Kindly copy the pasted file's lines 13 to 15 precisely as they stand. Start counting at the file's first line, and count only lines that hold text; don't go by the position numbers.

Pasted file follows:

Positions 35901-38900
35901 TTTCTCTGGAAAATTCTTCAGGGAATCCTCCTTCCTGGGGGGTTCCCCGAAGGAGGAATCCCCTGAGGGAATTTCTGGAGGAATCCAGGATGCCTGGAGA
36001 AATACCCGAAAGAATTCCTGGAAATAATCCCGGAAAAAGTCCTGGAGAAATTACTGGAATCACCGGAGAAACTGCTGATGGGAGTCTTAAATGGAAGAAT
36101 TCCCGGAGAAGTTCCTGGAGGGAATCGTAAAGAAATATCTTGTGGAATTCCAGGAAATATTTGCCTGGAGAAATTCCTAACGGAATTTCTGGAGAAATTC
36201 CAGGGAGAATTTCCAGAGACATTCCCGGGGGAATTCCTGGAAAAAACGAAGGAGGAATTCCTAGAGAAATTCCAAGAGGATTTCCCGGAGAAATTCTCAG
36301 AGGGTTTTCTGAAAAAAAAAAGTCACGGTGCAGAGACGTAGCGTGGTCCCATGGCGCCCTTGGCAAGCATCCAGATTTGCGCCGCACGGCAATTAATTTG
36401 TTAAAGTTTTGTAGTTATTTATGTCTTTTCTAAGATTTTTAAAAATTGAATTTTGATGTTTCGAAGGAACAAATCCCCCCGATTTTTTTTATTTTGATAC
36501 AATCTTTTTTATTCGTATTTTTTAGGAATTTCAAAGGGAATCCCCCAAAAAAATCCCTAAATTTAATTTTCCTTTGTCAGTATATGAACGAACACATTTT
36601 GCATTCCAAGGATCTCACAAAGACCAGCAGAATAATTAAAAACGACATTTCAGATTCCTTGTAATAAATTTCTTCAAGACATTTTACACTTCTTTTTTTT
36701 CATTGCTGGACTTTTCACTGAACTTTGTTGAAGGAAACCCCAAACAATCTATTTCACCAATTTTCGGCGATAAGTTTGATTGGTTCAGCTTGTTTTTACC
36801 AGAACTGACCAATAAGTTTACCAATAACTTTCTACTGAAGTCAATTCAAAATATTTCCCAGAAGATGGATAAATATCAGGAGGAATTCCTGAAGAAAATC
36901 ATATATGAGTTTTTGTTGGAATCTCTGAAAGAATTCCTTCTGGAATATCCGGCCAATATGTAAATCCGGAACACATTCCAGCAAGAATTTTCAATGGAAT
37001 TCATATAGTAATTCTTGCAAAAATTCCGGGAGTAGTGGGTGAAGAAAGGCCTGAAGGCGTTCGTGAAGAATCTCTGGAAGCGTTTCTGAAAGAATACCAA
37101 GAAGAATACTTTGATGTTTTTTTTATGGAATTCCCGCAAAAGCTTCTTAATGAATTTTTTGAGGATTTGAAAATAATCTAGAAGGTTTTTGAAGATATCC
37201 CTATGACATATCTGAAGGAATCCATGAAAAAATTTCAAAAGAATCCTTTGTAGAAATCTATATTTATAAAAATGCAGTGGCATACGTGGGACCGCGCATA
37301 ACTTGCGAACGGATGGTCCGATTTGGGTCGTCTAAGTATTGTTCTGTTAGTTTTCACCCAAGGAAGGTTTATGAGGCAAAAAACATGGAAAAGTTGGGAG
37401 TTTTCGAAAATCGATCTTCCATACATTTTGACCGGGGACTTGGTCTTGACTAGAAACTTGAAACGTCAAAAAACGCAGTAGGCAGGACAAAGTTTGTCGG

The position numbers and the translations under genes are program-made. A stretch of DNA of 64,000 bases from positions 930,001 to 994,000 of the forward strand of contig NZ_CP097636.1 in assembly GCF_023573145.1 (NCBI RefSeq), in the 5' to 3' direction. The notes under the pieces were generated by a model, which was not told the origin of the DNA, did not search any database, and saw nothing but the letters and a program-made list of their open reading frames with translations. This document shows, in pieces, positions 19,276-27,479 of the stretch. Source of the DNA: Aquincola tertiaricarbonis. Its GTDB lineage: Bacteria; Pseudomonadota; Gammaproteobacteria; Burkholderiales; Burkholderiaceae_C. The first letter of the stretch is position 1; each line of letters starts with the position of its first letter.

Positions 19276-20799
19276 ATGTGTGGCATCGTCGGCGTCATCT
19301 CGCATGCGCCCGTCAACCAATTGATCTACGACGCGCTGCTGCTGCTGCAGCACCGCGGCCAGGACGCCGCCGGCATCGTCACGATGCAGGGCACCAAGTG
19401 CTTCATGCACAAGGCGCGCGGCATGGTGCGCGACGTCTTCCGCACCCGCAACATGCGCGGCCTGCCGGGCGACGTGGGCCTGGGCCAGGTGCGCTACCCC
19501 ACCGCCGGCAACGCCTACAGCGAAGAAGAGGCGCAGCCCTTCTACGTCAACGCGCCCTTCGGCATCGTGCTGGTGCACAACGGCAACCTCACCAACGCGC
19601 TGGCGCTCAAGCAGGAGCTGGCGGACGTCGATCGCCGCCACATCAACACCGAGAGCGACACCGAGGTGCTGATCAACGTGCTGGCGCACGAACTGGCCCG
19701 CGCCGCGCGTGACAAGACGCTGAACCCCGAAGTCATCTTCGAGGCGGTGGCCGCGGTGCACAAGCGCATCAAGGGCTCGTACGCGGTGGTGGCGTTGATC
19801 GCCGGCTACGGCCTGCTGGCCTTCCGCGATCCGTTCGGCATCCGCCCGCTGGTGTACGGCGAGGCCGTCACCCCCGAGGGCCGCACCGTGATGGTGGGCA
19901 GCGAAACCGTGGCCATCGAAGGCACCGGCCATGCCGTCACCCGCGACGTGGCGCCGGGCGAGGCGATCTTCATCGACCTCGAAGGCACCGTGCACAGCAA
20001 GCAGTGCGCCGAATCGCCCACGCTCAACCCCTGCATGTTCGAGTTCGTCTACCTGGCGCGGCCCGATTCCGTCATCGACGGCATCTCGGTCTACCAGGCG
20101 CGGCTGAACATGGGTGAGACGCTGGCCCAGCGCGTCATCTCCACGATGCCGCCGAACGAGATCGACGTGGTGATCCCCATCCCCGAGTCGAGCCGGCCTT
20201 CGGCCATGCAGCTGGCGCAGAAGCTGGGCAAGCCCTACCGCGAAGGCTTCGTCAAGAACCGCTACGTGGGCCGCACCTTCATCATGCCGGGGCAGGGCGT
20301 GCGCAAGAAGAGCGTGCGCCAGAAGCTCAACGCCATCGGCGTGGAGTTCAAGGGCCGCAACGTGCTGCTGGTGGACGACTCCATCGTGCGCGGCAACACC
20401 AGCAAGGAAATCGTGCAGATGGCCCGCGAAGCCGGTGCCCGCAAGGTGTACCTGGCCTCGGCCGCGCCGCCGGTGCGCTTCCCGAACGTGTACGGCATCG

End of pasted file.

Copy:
37001 TCATATAGTAATTCTTGCAAAAATTCCGGGAGTAGTGGGTGAAGAAAGGCCTGAAGGCGTTCGTGAAGAATCTCTGGAAGCGTTTCTGAAAGAATACCAA
37101 GAAGAATACTTTGATGTTTTTTTTATGGAATTCCCGCAAAAGCTTCTTAATGAATTTTTTGAGGATTTGAAAATAATCTAGAAGGTTTTTGAAGATATCC
37201 CTATGACATATCTGAAGGAATCCATGAAAAAATTTCAAAAGAATCCTTTGTAGAAATCTATATTTATAAAAATGCAGTGGCATACGTGGGACCGCGCATA